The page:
Reflecting on my first term

As we welcome a new Police & Crime Plan for Dorset, now is a good opportunity to reflect on some of the key areas focused on during my first term of office, where progress was made and what more can be done.

Reflecting on my first term

Through chairing the national PCC Mental Health Working Group, I am particularly proud of the role I have been able to play in driving improvements in the way that services are delivered to those suffering mental illness. This culminated in the launch of the Mental Health Crisis Care Concordat in February 2014 - a set of shared national principles establishing a multi-agency response to individuals in mental health crisis.

Locally, I have been determined to reduce the number of times a custody suite is used as a place of safety for those in mental health crisis. Recently, Sir Thomas Winsor rightly pointed out in his annual State of Policing Report that public safety is put at risk when officers are left to plug gaps in other cut-ridden public services. Mental health should never be criminalised.

While we battle against the reality of police officers acting as first responders in cases where alternative services are needed, I have taken steps as your elected Commissioner to reduce the likelihood of mentally ill people spending the night in a police cell.

In addition to a new, bespoke mental health training programme that all Dorset Police officers receive, mental health practitioners now sit in our Force Command Centre and give real time advice to front line officers when they encounter individuals who appear to display signs of mental health crisis. As a result, July 2015 was the first month that a custody suite was not used as a place of safety for people suffering a mental health episode - a major achievement, but there is much work that is yet to be done.

Increasing support available to victims was another key priority throughout my first term and will remain a core focus going forward.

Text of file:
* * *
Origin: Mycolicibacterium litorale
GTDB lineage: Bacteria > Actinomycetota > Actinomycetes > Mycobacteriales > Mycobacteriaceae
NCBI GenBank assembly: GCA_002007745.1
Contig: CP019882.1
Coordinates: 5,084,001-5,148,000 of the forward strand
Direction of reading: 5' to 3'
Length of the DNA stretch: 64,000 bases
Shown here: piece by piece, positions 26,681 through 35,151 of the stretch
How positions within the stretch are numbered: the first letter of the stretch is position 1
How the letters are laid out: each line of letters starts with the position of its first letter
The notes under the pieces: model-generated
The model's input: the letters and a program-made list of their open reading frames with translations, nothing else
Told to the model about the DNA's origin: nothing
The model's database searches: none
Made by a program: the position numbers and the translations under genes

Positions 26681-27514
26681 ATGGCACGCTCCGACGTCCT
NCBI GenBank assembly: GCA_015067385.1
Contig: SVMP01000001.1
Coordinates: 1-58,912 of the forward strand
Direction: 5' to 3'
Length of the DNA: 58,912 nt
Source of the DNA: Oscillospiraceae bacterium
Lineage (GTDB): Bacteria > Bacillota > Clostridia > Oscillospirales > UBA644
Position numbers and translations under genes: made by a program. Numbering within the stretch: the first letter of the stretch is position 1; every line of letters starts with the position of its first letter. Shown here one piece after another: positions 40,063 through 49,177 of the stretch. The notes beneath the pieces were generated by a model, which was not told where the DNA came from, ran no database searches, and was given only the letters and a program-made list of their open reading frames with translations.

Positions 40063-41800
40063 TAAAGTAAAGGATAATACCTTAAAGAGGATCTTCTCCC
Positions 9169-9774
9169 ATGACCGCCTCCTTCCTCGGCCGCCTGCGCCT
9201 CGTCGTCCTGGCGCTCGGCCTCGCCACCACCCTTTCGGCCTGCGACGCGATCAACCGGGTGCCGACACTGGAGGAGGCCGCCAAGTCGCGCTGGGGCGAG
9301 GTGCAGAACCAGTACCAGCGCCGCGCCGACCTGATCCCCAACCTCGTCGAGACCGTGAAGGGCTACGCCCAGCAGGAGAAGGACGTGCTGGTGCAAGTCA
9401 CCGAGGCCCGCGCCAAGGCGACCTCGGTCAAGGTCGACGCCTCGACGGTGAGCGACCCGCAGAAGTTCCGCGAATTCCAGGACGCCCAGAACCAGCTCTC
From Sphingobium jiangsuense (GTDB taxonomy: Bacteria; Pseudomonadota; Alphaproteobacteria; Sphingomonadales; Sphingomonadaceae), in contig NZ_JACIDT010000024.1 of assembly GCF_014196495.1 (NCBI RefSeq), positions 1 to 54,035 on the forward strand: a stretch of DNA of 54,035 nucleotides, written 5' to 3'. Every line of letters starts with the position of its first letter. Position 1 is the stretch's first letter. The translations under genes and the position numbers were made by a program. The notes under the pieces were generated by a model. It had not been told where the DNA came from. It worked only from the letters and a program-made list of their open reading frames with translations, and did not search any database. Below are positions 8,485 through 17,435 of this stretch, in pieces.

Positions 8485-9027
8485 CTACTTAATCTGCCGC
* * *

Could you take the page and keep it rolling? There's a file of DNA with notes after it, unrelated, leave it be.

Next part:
Through the many victims surgeries I have held as Commissioner, it was and remains abundantly clear that being a victim of crime can be deeply distressing and receiving the right support can go a long way. I was the first PCC to locally commission the services of the independent charity Victim Support. Funding allotted to the charity facilitated the doubling of the team to ensure that Victim Support could be more effective than ever before for local victims. 

From inception, the service has received 36,750 referrals from Dorset Police, of which 25,857 identified needs. 1,462 children and young people have received support from specially trained case workers, alongside 1,222 victims of domestic abuse and 4,171 families following burglaries. In total, 9,140 hours of face to face and telephone support has been provided.

Alongside victim care, I was determined to tackle the uncertainty that can create unnecessary anxiety for victims. I commissioned the Dorset Police Victims’ Bureau to provide a dedicated team who actively work to keep victims informed during the course of the investigation. They inform victims when a suspect has been arrested, charged or bailed, and notify victims of the bail conditions and the decision regarding case disposal.

To find out more about the activity of my Office in my first term, read our most recent newsletter.

I am humbled to have been re-elected for a second term. There’s always scope for further progress, fresh thinking and new evidence-based approaches. We have a strong foundation to build upon and I remain committed to bringing about further positive change to improve local experiences of policing.



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